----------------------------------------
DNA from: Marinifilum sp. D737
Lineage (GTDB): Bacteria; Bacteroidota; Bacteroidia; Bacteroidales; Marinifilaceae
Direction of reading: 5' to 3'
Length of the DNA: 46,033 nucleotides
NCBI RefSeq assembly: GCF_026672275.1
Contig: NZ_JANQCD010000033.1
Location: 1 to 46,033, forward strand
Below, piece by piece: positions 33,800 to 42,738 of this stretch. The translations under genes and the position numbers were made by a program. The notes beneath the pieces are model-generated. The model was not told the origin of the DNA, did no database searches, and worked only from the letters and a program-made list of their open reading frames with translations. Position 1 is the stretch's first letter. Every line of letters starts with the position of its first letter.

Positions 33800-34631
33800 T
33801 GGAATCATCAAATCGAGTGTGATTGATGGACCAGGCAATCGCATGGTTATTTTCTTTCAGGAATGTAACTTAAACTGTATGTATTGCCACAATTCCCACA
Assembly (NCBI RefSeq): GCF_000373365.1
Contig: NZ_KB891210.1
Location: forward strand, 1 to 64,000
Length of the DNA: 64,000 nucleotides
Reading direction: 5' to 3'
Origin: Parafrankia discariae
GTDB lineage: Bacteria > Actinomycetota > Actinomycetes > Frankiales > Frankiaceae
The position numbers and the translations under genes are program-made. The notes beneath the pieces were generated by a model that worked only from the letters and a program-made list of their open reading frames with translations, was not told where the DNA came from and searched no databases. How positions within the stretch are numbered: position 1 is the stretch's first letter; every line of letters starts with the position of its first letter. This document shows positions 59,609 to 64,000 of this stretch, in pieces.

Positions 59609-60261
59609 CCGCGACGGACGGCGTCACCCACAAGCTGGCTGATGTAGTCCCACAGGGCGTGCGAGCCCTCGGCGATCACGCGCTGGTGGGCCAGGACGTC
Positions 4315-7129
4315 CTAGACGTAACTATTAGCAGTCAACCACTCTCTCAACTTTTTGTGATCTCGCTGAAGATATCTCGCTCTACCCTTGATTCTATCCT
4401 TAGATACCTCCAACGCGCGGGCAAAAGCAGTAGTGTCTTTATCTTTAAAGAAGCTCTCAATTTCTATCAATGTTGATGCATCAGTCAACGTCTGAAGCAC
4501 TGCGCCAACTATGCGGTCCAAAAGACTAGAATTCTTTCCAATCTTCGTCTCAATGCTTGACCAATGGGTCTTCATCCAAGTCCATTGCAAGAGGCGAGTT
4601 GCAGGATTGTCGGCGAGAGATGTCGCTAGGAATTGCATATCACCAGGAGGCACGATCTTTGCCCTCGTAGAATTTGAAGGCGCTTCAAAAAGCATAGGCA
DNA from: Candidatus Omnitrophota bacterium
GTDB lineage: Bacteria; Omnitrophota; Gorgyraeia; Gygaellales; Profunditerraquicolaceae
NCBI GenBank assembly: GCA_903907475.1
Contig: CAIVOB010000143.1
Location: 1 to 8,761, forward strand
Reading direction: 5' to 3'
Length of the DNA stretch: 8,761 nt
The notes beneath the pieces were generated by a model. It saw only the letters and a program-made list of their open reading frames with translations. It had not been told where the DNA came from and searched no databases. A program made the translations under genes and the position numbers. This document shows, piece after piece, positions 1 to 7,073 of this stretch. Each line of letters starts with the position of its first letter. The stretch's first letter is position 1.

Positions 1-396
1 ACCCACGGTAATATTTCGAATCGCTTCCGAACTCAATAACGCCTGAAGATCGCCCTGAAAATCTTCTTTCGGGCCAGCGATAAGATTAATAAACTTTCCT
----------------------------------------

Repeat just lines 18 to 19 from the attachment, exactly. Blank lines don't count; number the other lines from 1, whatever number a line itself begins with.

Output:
GTDB lineage: Bacteria > Actinomycetota > Actinomycetes > Frankiales > Frankiaceae
The position numbers and the translations under genes are program-made. The notes beneath the pieces were generated by a model that worked only from the letters and a program-made list of their open reading frames with translations, was not told where the DNA came from and searched no databases. How positions within the stretch are numbered: position 1 is the stretch's first letter; every line of letters starts with the position of its first letter. This document shows positions 59,609 to 64,000 of this stretch, in pieces.